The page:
• Attendees at the meeting are asked to maintain order and not display behavior that is disruptive to the meeting.
  • The ACIP Chair or Designated Federal Officer will note on the record any disruptive behavior and will ask the person to cease the behavior or else leave the meeting room.
  • We ask that attendees not approach the ACIP table area before, during, or after the meeting without permission from a Designated Federal Officer/Executive Secretary.


cia parker

Thanks, Benedetta,

I'm rereading Sonia Shah's book Fever right now, about malaria. It's been around longer than any other disease still present in the world. Longer than human beings have been in existence. And it's really interesting how the parasite evolved to use mosquitoes as a vehicle to the human body, where it trashes red blood cells and livers. Also really interesting the genetic mutations which have enabled humans to resist it, at great cost to the individuals involved. Every person now indigenous to Africa is a descendant of a person who developed a genetic variation which involved smooth blood cells without Duffy's lumps (not the right word, and I don't think protuberances is the right word either), and without them, malaria couldn't get a toehold. So Africans have some natural resistance. Sickle cell anemia as well has the effect of repelling malaria. Also thalassemia in the Middle East and Mediterranean, ovalemia (not the right word) in Southeast Asia, with oval smooth blood cells that repel malaria.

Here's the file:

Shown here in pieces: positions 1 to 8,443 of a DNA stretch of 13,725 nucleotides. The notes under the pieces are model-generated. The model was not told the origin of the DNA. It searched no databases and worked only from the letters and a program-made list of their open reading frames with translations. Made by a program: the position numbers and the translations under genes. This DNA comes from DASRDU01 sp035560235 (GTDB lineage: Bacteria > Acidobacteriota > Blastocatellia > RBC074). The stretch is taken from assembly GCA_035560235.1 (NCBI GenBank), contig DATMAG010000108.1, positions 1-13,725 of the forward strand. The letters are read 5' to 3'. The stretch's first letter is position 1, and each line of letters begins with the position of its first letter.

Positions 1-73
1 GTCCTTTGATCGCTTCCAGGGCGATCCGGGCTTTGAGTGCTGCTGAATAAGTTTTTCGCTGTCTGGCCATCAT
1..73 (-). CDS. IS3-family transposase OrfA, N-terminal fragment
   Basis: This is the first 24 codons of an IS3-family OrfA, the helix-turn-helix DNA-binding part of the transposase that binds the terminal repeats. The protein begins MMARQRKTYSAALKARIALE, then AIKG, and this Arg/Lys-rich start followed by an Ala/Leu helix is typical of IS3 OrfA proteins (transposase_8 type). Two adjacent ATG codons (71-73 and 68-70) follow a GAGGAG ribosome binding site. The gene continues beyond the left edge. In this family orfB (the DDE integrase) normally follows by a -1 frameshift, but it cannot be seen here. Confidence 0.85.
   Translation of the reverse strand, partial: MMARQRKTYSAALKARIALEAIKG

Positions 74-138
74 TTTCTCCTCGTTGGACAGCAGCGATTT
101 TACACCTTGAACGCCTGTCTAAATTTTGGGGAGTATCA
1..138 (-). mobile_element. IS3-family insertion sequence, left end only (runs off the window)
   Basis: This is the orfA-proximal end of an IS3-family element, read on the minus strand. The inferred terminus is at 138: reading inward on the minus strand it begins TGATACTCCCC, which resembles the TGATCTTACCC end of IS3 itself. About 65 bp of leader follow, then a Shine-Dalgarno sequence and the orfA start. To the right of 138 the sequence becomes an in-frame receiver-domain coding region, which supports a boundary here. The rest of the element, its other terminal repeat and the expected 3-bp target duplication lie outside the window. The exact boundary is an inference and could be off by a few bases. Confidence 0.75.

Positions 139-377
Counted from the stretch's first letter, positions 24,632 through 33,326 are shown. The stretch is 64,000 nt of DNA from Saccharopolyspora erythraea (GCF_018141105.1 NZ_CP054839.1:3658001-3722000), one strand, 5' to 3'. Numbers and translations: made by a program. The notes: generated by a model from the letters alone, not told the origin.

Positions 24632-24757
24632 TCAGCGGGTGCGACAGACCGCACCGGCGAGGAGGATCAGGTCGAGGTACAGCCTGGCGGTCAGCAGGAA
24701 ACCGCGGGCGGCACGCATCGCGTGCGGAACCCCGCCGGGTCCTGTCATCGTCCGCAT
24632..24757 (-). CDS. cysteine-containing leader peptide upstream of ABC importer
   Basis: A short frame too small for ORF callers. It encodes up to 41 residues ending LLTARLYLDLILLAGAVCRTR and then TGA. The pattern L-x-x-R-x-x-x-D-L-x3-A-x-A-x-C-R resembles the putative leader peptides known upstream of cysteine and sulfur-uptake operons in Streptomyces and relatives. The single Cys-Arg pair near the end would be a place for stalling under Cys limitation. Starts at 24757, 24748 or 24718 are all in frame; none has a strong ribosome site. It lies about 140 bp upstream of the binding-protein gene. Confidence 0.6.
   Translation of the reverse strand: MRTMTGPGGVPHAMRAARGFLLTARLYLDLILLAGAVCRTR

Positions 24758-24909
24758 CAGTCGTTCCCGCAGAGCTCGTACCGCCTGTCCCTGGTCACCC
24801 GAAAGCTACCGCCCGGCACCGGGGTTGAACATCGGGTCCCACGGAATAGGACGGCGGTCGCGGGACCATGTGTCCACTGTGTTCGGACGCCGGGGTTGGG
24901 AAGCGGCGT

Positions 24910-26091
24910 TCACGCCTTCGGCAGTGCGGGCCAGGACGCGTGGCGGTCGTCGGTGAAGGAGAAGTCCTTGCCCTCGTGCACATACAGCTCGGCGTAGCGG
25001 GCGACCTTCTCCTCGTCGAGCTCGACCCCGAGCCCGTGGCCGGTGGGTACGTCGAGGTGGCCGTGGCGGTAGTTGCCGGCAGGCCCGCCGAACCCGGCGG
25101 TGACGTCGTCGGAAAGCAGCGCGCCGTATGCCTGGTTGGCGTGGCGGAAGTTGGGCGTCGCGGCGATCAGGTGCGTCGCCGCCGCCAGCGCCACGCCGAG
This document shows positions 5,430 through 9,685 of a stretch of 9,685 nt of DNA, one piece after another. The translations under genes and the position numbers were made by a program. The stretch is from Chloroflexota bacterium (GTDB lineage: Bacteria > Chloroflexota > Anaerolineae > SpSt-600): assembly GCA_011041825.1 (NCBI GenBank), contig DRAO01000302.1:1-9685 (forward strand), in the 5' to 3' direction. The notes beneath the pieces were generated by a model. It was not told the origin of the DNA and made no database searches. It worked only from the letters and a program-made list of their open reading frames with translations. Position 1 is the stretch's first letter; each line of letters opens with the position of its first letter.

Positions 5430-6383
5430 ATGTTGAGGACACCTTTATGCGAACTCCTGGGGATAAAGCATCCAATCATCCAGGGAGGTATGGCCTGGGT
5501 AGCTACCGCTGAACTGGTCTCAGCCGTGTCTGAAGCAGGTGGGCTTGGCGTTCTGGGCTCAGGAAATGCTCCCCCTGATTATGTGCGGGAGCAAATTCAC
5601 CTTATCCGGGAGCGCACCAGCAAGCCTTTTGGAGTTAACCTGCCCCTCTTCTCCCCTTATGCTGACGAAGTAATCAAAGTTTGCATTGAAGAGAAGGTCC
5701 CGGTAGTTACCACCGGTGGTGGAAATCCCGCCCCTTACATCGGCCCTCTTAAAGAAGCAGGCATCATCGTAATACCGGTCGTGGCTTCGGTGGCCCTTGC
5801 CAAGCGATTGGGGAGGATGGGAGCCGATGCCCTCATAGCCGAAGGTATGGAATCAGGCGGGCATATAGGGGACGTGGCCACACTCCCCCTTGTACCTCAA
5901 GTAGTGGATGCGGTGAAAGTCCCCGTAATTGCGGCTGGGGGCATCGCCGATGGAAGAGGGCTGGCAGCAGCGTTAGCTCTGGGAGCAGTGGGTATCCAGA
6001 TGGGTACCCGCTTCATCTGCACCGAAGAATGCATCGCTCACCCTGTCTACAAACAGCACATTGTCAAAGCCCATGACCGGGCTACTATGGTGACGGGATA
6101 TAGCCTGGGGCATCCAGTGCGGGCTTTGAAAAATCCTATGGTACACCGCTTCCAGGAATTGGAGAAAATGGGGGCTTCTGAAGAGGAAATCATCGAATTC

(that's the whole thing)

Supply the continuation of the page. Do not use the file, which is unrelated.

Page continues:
And it's interesting how the WHO has been corrupted by private interests. Most people, including scientists, have just accepted that we can't wipe out malaria, just try to deal with it. But Bill and Melinda Gates have set total eradication of malaria as a goal, and with their money have gotten the WHO to go along with it. And that's just crazy.

And since all, or most people, who have had malaria in the past can potentially have the plasmodium reactivated, and, if bitten by anopheles mosquitoes, transmit it again, how could you ever eliminate it? Possibly give everyone in the world the homeopathic malaria nosode once every few years and see what happened? I'd like to eliminate malaria as much as anyone, but would it be possible to ever do it fairly safely? Are there animal vectors and reservoirs which could harbor it even if we nuked it and every human being all over the world? Could we and should we nuke every square inch in the tropics and sub-tropics with DDT to kill every last anopheles mosquito? What about the animal vectors and reservoirs? I was very surprised when I read in Shah's book that everyone who lived in the South before the blitz on mosquitoes there in the '40s had gotten malaria, and were indolent and chronically ill as a result. I had thought my father getting it at twelve was an anomaly.